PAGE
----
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Georgia's Rosenwald School Legacy: Introduction

Booker T. Washington

Booker T. Washington was born a slave in Virginia on April 5, 1856. Washington put himself through school, became a teacher and rose in prominence to become one of America's most influential educators and Civil Rights leaders. He was a graduate of Hampton Normal Agricultural Institute in Virginia, and in 1881, Washington founded the Tuskegee Normal and Industrial Institute in Alabama (now known as Tuskegee University). In 1912, Washington met with Julius Rosenwald to share a vision. The result of this meeting was an initiative that would build more than 5,000 new schools for black children in the rural South.

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School Preservation

The National Trust for Historic Preservation is one of many organizations and groups working to preserve the history and the buildings that tell the story of America's Rosenwald Schools. Watch a video about the history and preservation of Rosenwald Schools.

The Harrington School

Learn more about efforts to preserve the Harrington School on St. Simons Island, Georgia.

The Rosenwald School Initiative

Following the Civil War, the federal Freedmen's Bureau set up schools for freed slaves throughout the South. However, the local communities and state governments were not supportive of education for black children. School children often learned with out-dated, hand-me-down books and supplies in rundown under-funded school buildings.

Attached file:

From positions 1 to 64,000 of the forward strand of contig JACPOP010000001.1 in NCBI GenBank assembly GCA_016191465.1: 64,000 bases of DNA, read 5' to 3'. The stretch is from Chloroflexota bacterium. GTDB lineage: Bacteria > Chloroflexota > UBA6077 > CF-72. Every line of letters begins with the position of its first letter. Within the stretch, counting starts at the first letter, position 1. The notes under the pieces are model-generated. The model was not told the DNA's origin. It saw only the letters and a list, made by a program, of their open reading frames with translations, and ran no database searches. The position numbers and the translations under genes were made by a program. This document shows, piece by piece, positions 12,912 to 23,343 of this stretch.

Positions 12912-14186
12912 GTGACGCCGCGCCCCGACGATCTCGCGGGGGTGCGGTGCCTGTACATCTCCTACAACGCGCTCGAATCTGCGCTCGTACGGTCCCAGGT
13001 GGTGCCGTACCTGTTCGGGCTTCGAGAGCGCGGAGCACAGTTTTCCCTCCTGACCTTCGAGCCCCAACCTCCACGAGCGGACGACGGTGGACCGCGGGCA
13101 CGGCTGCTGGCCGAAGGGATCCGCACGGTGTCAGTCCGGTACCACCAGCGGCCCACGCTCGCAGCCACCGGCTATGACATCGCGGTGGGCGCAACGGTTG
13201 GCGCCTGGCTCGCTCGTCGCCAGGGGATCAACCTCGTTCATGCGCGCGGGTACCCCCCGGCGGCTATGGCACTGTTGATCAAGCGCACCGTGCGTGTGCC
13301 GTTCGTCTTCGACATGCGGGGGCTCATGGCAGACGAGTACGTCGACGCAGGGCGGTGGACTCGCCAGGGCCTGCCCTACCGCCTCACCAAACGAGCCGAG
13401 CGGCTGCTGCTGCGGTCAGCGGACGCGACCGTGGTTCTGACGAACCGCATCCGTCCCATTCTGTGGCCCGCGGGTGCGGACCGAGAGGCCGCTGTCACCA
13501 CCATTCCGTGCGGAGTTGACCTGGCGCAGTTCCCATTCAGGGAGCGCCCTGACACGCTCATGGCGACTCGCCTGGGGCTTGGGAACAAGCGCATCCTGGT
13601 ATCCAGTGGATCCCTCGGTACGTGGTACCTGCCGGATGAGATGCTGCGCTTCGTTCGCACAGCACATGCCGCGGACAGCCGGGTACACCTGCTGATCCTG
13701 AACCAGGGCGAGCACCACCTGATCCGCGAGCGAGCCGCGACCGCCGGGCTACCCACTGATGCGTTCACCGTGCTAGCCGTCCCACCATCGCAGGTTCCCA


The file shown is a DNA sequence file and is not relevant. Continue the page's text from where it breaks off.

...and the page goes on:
In 1912, Booker T. Washington approached Chicago businessman and philanthropist, Julius Rosenwald, about a vision to build quality school buildings for black children.

The result of this meeting was an initiative that would build more than 5,000 new schools for black children in 15 states in the rural South and Southwest. 1912-1932.

Rosenwald Schools Documentary

Julius Rosenwald

Julius Rosenwald was born on August 12, 1862, to Jewish immigrants in Springfield, Ill. He was a business man and part-owner of Sears, Roebuck and Company in Chicago. Rosenwald also was known for his philanthropy, especially his role in building new state-of-the-art schoolhouses for African-American children in the rural South.

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Georgia Schools

Georgia had 242 Rosenwald-funded schools. Coastal Georgia is home to several:

Camden County

Kinlaw School
Silco School
St. Marys School (CTS)
Waverly School

Chatham County

Pin Point School
Practice School (Georgia A&M College)

Bryan County

Daniels Siding School

Glynn County

Glynn County Training School (Colored Memorial and Risley High)

Liberty County

Cross Roads School
Hinesville Shaw School
The Shop at County Training
Trinity School

McIntosh County

Carnaghan School
Harris Neck
Raccoon Bluff School (Sapelo Island)
School at St. Luke Baptist Church (Sapelo Island)*
Todd-Grant Industrial School

To search for Rosenwald Schools in other states, visit the Rosenwald Database at Fisk University.

*The St. Luke school was built during the Rosenwald School era, using a Rosenwald plan. However, it is not a documented Rosenwald School. It is not in the school archive at Fisk University.